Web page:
There are several types of keyboard technologies, but most of us have only encountered three: membrane, dome switch and scissor.
If you are on a laptop, you almost certainly have a scissor switch keyboard. If you are on a desktop computer you are probably using a membrane or dome switch keyboard.
Some of use a fourth type of keyboard: those with mechanical switches. If you play games or are a typing nerd, then you may find mechanical keyboards amazing.
Each individual key has its own complete switch underneath it. Different mechanical keyboards have different switches, and these switches vary in the amount of force needed to depress each key as well as the distance the key needs to travel before activating. The most prolific mechanical switches are made by a company called Cherry, and their switches are color-coded.
If you learned to type on a real typewriter or typed on an IBM Model M keyboard you’ve experienced the glory of a mechanical keyboard.
I love typing on mechanical keyboards. I love the tactile response of the switches and also the satisfying “clackity clack clack” of typing on them.
In general, mechanical keyboards come with luxury features like rubberized key caps, engraved / laser cut letters instead of stickers or screen printing, media controls, USB / microphone / headphone ports, etc. I really like back-lit keyboards. Almost all backlit mechanical keyboards have individual LEDs for each key.
I own two XArmor keyboards, the U9 and the (apparently discontinued) U9BL, which had LED backlighting. The U9BL became hard to find, and I tried Monoprice’s mechanical LED keyboard. At the time, it sold at a promotional price and was pretty competitive. However, my first Monoprice keyboard died after about a year of use, and the replacement only lasted two days.
I had one goal: find a backlit mechanical keyboard for less than $100 delivered on Amazon Prime.
The Storm QuickFire from CoolerMaster met all of my requirements, but I should have added a fourth criteria: a full-sized keyboard.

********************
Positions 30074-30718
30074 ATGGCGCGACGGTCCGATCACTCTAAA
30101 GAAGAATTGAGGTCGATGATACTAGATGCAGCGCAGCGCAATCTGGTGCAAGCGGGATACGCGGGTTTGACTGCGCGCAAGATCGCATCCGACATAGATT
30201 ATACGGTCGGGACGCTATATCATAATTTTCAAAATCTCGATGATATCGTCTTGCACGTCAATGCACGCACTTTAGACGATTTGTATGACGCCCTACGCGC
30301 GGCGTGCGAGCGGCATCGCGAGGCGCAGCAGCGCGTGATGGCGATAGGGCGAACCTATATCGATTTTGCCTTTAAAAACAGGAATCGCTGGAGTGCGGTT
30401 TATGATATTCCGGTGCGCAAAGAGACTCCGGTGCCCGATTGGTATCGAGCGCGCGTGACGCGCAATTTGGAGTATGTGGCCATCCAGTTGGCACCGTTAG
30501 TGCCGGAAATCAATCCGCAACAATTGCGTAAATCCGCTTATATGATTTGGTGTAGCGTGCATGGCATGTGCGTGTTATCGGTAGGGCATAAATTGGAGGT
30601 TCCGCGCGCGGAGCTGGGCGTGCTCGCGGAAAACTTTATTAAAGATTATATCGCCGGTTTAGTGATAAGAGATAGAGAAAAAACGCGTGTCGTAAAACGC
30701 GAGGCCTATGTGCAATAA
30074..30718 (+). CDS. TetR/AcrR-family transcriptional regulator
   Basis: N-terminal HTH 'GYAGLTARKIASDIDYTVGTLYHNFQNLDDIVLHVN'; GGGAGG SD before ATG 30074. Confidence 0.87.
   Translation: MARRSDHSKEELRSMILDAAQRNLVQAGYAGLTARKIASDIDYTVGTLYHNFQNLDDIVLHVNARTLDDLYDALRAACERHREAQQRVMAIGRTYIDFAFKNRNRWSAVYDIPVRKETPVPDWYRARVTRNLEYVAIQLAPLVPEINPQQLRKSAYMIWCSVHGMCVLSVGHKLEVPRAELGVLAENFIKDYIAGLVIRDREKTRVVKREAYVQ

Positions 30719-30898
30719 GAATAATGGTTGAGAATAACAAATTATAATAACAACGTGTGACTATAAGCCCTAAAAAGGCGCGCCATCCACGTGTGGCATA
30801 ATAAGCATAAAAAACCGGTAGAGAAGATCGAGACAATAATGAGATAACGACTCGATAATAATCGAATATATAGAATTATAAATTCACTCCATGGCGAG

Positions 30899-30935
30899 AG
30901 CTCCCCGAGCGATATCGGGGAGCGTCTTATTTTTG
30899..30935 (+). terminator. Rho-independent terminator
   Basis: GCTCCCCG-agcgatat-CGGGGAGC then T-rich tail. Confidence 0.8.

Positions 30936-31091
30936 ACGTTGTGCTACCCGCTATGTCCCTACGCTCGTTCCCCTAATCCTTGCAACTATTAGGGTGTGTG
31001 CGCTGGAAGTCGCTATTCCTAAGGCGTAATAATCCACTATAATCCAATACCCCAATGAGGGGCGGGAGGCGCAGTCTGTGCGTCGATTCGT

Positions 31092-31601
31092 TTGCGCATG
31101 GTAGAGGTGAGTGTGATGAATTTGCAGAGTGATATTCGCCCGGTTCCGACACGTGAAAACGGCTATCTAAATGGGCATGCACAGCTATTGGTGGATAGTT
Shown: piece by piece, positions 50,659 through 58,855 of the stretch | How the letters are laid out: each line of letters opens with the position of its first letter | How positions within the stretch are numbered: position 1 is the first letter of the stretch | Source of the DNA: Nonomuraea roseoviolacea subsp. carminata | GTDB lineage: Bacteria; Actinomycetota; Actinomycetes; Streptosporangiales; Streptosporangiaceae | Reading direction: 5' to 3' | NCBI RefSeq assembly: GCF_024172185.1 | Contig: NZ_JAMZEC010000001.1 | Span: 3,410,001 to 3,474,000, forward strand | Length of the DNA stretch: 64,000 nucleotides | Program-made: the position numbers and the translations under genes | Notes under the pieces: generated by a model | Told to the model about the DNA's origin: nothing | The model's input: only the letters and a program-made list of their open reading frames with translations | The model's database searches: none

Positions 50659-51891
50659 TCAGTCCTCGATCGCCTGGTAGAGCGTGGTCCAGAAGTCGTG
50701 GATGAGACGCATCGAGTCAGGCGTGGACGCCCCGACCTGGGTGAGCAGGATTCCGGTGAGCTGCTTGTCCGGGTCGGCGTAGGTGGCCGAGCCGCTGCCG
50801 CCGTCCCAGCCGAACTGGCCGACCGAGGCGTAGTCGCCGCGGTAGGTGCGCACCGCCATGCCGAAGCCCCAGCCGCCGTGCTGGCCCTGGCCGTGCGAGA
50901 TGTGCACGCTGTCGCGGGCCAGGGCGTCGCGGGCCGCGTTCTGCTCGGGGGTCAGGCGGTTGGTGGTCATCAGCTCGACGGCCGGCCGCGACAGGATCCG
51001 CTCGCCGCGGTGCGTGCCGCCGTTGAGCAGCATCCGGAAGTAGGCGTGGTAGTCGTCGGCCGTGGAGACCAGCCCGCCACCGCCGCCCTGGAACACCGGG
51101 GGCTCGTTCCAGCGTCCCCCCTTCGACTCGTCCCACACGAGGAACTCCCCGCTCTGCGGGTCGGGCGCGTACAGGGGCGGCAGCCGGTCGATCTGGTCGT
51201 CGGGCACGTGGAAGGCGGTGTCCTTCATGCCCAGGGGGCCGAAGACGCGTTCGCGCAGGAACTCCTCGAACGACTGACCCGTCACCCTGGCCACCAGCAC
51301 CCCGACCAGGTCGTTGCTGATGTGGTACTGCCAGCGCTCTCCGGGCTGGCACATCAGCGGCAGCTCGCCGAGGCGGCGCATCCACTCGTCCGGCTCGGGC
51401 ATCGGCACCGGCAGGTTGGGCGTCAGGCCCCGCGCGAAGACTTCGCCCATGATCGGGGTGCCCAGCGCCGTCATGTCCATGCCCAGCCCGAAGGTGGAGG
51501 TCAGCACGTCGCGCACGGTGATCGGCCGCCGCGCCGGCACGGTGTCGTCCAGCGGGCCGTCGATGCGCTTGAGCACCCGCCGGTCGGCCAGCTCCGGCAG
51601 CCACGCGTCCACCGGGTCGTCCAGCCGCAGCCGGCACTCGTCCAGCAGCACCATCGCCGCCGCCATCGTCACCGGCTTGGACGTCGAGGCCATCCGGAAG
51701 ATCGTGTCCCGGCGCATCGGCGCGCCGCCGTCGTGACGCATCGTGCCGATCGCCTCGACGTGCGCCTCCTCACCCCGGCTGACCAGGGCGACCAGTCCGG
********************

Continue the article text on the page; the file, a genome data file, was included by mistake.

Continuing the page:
Overview and build quality
The QuickFire retails for $100, but depending on price fluctuations on Amazon you can buy it for less. The keyboard is black, but CoolerMaster offers five combinations of switches and LEDs:
- Blue switches with blue LEDs
- Red switches with red LEDs (this was the one I got)
- Brown switches with white LEDs
- Green switches with green LEDs
- Red switches with white LEDs
That’s quite a selection; most keyboards only come in one LED color and one switch type. Manufacturers will make different models with different switches, and it’s unusual to have one keyboard with four switch types or four LED colors.
My XArmor U9BL has blue switches, and they are very loud. Gojira can hear me typing in his room, even though I’m on another floor and he has his door closed. The Monoprice keyboard has red switches, and that was a lot more tolerable according to my co-workers.
The keyboard, regardless of switch type or LED color, has three LED modes and five levels of adjustable brightness. The three modes are all off, all on, and WASD for you first person shooter players.
All of the mechanical keyboards I own have nice cables; the QuickFire is no exception. It has a heavy, braided cord that can be routed out of the middle or either side of the keyboard.
The Storm QuickFire is meant for gamers who travel to tournaments or LAN parties — it’s very compact and light-weight without feeling cheap or flimsy. The keyboard measures less than 15″ long, and is almost four inches shorter than a typical full-sized keyboard.
Unfortunately for me, I wanted this keyboard for my office, so the unconventional layout and size were drawbacks and not detriments.
There is no dedicated 10-key numberpad, which is somewhat common for gaming mechanical keyboards. The real killer is that the Storm QuickFire also lacks arrow keys and page up / page down keys.
Instead, these keys all share the same space, and you have to toggle between numbers and arrow / paging controls.
I’m betraying my age a little, but I took Typing I and Typing II in junior high. We had a section on 10 key, and I’ve used it ever since. As a recovering Web developer I am also very dependent on the arrow keys and also use home and end a lot.
If you’re playing games that don’t require these keys (or only require one set or another) then this won’t bother you.
If you’re planning on using this keyboard at work it might make you murderous.
I ran the CoolerMaster Storm QuickFire keyboard for about a week before returning it. The fit and finish was great, but I bought the wrong thing. I can’t fault the product for it, so I am still giving it high honors even though it’s no longer in my possession.
Strongly recommended if you don’t need a full-sized keyboard.